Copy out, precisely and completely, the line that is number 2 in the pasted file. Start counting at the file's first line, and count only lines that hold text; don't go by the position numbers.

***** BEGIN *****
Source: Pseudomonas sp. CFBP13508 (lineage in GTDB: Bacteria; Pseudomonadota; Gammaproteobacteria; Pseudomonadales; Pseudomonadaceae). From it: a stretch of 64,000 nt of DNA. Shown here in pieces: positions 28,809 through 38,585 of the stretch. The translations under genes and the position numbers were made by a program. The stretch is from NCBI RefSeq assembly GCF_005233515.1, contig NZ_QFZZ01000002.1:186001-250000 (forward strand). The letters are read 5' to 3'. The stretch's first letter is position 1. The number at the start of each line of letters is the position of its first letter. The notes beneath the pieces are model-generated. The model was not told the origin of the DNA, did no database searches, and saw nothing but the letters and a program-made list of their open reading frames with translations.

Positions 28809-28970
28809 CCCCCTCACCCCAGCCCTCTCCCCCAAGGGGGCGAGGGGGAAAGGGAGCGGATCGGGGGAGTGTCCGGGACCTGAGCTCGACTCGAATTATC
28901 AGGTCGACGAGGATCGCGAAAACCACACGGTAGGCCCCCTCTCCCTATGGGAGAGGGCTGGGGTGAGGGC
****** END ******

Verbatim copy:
Positions 28809-28970